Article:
A brief filed this week with the the U.S. Supreme Court in the ongoing legal battle over Alabama’s new Congressional district lines argues that the lower court was correct when it found the lines disenfranchise Black voters.
The lower court determined that the new district lines do not comply with the Voting Rights Act and ordered the state to remedy the lines by creating a second majority-minority district before the 2022 elections.
However, the U.S. Supreme Court stepped in and issued an injunction allowing the maps to remain in place while the issue is fought in the nation’s highest court.
The group of plaintiffs, led by the NAACP argue in the brief that the substitute plan with a second majority-minority district is viable and shows how the state ran afoul of the Voting Rights Act.
“Defendants do not, and cannot, show clear error in the court’s findings that the Plaintiffs’ illustrative plans comply with traditional districting criteria as well as or better than HB1, and that race did not predominate in those plans,” the brief states. “Instead, Defendants argue that race should play no role whatsoever in meeting the threshold evidentiary requirement in Thornburg v. Gingles. But Gingles expressly requires a showing that an additional majority-minority district can be drawn.”
The plaintiffs argue that the court did not force the state to follow their exact substitute plans as submitted.
“Indeed, the court did not order Alabama to enact Plaintiffs’ plans or even to create a second majority-Black district. Rather, it afforded Alabama the opportunity to devise any remedy that would, for the first time, provide Black Alabamians an equal opportunity to elect their preferred candidates in a second congressional district.”
The brief looks back at Alabama’s history of discriminating against Black voters when drawing district lines for more than 50 years.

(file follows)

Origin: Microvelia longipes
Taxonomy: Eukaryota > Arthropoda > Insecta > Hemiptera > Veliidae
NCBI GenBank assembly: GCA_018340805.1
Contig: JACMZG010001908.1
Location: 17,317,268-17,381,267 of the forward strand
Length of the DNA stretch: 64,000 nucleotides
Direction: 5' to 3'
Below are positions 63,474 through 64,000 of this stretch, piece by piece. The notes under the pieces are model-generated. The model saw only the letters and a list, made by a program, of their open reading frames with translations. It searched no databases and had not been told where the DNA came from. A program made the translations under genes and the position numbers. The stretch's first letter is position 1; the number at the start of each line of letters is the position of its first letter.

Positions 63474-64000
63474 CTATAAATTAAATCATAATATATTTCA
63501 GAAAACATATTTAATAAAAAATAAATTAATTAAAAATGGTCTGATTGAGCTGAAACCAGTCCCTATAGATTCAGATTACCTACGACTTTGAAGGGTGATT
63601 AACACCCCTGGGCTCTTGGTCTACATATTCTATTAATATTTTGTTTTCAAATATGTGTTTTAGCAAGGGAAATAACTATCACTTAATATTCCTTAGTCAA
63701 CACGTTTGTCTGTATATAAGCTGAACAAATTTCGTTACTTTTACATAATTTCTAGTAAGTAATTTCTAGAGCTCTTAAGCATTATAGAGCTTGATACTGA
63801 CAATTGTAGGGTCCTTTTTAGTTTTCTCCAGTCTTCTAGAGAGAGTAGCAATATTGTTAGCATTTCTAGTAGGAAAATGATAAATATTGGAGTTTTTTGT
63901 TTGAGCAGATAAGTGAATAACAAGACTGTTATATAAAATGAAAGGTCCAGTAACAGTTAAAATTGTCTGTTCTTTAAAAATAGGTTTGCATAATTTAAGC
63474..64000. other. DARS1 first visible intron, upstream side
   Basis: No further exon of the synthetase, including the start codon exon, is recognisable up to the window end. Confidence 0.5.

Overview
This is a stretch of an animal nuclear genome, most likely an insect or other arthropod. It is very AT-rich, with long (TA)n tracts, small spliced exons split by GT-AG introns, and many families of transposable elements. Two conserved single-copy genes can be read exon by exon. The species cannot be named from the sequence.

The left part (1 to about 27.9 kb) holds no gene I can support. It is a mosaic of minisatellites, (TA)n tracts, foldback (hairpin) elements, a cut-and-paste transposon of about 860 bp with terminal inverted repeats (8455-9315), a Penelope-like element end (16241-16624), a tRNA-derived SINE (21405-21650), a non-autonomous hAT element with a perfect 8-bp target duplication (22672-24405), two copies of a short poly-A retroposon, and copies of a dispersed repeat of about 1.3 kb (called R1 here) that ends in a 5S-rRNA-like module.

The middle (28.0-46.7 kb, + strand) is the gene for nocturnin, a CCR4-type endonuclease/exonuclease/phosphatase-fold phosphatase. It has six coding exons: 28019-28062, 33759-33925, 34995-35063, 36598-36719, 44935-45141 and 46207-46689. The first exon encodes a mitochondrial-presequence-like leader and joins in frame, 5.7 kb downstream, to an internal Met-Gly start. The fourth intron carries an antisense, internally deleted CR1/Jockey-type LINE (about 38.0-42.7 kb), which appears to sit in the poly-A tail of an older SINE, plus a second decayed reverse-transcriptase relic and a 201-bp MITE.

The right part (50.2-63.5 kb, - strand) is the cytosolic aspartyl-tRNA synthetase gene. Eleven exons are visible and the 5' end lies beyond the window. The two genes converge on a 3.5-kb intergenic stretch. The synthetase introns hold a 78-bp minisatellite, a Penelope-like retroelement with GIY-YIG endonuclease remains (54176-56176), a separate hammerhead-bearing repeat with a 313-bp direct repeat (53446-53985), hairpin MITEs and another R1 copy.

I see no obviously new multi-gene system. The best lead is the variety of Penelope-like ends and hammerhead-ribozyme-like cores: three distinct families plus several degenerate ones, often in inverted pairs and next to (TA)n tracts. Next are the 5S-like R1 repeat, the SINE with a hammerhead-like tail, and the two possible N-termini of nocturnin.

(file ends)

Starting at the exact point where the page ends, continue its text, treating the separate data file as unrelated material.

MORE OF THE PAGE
“This discrimination extended to congressional plans. Since 1875, Alabama has cracked the Black Belt across four or more districts. From 1875 to 1917 and 1933 to 1970, Ala-
bama separated Mobile and Baldwin counties. The 1950 map placed Mobile with six Black Belt counties in District 1, separating Mobile from Baldwin. By 1960, District 1 had a “substantial” (about 39 percent) Black population.
“In 1960, however, rather than redistrict after losing a representative in reapportionment, Alabama elected all representatives at-large statewide. For the 1962 at-large elections, a prominent politician pushed the Legislature to add anti-single shot voting rules to prevent the election of “a scallowag or a Negro” to Congress and, ultimately, the Alabama Supreme Court imposed anti-single shot rules.”
The brief argues the new 2021 map, drafted by Randy Hinaman, fail to account for a decrease in the white population in Alabama from 1990 to 2020.
“From 1990 to 2020, Alabama’s White total population fell from 73.6 percent to 63.12 percent, while the Black total population increased from 25.26 percent to 27.1 percent. Yet Hinaman preserved the prior racial balance in each district, including the majority-Black District 7, in HB1. Neither the Legislature nor Hinaman analyzed racial voting patterns to assess whether District 7’s high level of (Black voting age percentage) was necessary in 2021 to elect a Black-preferred candidate, nor did they examine whether two compact majority-Black or ‘crossover’ districts (i.e., majority-White districts where Black-preferred candidates can win) could be drawn.”
In addition to arguing the merits of the case, the brief also argues that the lower court did not clearly err in its initial decision.